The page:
It is an exciting (and scary) time. Some therapeutic riding centers are re-opening while others continue to find ways to offer services virtually and stay connected online. My current center is fortunate to be able to get back to lessons, but we are back with new restrictions and safety regulations to keep our clients, volunteers, and staff healthy. It has been difficult to stay motivated and make plans with the world on edge.
However, there have been a few silver linings! One is the health and happiness of our horses. Our horses have gotten regular exercise with balanced, experienced riders. They have less people touching them and their ground manners have vastly improved. Our staff has discussed how to keep our horses happy as the activity at the barn picks up.
I am kicking off a new series today! Therapeutic riding is becoming more popular and more well-known as a therapeutic option in the special needs community. There is more research being done on the positive benefits of therapeutic riding for specific needs, including veterans, depression, and foster families. This series will explore the impact of therapeutic riding on specific disabilities. We will start with one of the most common disabilities that therapeutic riding centers see is clients with autism.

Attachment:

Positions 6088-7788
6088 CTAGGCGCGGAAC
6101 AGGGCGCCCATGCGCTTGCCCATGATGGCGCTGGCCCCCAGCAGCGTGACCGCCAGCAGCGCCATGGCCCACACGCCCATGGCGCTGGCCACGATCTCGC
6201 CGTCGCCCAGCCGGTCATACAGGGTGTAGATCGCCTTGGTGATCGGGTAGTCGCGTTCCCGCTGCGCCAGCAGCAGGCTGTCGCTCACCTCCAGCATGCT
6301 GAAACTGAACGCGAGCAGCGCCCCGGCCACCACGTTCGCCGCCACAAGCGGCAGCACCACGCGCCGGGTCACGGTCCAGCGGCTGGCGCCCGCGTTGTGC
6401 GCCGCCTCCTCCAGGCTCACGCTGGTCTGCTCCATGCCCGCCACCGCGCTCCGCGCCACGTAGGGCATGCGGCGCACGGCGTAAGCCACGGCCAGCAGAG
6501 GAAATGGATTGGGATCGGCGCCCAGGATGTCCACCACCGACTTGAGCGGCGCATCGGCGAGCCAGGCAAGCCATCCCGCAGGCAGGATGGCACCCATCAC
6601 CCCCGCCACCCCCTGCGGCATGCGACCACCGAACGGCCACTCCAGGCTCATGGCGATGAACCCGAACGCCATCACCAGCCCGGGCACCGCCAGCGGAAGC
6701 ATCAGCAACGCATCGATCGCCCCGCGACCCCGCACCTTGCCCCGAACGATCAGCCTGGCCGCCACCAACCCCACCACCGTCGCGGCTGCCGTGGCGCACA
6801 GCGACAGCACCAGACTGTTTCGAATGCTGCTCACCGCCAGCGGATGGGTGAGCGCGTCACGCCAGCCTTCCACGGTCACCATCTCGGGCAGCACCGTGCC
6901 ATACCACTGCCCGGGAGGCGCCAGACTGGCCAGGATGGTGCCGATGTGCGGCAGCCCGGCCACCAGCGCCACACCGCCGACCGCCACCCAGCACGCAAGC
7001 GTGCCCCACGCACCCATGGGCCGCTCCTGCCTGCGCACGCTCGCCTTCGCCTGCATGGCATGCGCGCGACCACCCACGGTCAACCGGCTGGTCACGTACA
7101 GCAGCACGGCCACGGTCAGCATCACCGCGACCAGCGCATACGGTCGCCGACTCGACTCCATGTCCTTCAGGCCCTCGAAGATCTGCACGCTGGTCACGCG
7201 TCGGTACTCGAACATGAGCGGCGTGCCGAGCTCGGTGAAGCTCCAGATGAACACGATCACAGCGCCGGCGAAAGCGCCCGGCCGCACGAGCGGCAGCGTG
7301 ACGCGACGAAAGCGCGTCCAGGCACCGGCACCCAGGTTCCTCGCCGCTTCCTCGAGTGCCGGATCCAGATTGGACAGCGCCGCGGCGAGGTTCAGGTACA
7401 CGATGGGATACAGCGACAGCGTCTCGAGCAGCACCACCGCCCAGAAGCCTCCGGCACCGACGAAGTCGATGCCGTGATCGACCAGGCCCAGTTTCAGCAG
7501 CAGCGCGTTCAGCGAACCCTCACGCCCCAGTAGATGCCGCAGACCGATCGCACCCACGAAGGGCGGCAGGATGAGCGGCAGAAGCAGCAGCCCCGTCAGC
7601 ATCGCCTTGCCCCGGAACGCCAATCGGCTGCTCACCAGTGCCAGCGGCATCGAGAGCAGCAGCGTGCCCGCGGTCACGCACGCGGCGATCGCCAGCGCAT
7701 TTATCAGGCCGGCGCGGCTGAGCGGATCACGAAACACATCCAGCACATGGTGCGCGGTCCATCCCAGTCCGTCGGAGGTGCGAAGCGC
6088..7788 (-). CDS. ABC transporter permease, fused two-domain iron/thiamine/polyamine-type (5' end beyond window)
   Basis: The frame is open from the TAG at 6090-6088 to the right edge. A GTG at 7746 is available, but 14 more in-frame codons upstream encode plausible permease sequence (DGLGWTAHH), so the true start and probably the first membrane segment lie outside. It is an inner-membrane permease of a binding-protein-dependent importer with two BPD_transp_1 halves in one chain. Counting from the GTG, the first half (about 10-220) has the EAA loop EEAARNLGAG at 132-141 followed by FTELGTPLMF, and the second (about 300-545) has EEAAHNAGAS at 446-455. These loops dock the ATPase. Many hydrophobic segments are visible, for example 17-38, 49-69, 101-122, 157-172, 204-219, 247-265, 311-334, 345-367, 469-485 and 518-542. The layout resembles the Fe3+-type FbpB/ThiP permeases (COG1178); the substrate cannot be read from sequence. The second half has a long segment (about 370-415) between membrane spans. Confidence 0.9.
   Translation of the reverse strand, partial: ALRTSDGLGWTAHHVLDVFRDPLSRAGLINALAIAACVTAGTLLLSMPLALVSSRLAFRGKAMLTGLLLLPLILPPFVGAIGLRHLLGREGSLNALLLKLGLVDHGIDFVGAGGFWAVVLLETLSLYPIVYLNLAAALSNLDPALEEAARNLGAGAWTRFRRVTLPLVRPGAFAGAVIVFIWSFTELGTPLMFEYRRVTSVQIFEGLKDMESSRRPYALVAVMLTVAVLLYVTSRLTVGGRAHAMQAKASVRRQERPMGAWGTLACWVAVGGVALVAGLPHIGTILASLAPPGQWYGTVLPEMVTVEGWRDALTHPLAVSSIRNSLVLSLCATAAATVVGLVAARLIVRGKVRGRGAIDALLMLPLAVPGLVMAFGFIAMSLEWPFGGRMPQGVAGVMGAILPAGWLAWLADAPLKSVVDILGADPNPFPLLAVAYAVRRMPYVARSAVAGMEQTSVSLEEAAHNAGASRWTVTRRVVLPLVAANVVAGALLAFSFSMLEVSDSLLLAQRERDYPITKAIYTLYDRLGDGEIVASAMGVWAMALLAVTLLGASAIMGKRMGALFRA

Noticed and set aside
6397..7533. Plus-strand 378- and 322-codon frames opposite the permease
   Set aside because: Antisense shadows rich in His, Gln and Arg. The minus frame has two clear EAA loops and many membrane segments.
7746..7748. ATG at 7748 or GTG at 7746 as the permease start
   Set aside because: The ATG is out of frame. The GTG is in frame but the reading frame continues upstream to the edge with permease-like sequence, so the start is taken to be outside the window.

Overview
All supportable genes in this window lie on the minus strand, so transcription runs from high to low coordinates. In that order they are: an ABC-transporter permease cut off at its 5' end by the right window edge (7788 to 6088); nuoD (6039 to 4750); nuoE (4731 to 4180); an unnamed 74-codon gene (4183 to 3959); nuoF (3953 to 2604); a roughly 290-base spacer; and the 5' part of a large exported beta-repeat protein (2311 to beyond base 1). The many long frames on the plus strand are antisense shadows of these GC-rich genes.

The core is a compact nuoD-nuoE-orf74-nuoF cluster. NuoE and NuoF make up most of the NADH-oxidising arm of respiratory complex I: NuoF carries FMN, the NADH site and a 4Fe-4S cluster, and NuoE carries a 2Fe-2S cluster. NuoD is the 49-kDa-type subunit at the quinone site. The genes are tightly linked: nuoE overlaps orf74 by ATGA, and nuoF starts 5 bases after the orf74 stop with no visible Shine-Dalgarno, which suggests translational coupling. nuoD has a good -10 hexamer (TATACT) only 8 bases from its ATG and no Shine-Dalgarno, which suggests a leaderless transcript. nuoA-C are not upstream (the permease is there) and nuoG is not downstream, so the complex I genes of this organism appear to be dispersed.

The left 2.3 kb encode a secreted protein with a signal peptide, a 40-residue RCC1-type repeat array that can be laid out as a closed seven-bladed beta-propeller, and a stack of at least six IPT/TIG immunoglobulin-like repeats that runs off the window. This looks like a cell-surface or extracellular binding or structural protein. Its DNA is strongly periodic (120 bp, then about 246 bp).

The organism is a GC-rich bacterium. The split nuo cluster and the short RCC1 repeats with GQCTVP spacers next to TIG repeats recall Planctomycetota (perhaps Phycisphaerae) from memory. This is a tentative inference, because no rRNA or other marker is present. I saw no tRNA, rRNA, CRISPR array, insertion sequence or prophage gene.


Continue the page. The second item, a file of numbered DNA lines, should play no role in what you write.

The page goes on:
This pattern is another very fun pattern to do in lessons. It can be repeated for several lessons in a row and it can be done in a group or individual lesson. Spirals get smaller and then larger which encourages balance, core strength, steering, and independent use of aids.
This is a fun one! It’s interactive for the rider and works on life and riding skills simultaneously. It teaches life skills like communication, patience, pattern recognition, and cognitive understanding. It teaches riding skills like stopping, steering, balance, and forethought.
This is a fun game to play with clients that the parents and caregivers will love. I call it “clean up your room” because the goal is to put toys back where they belong. It’s a fun way to encourage clients to clean up their messes and take responsibility for their belongings.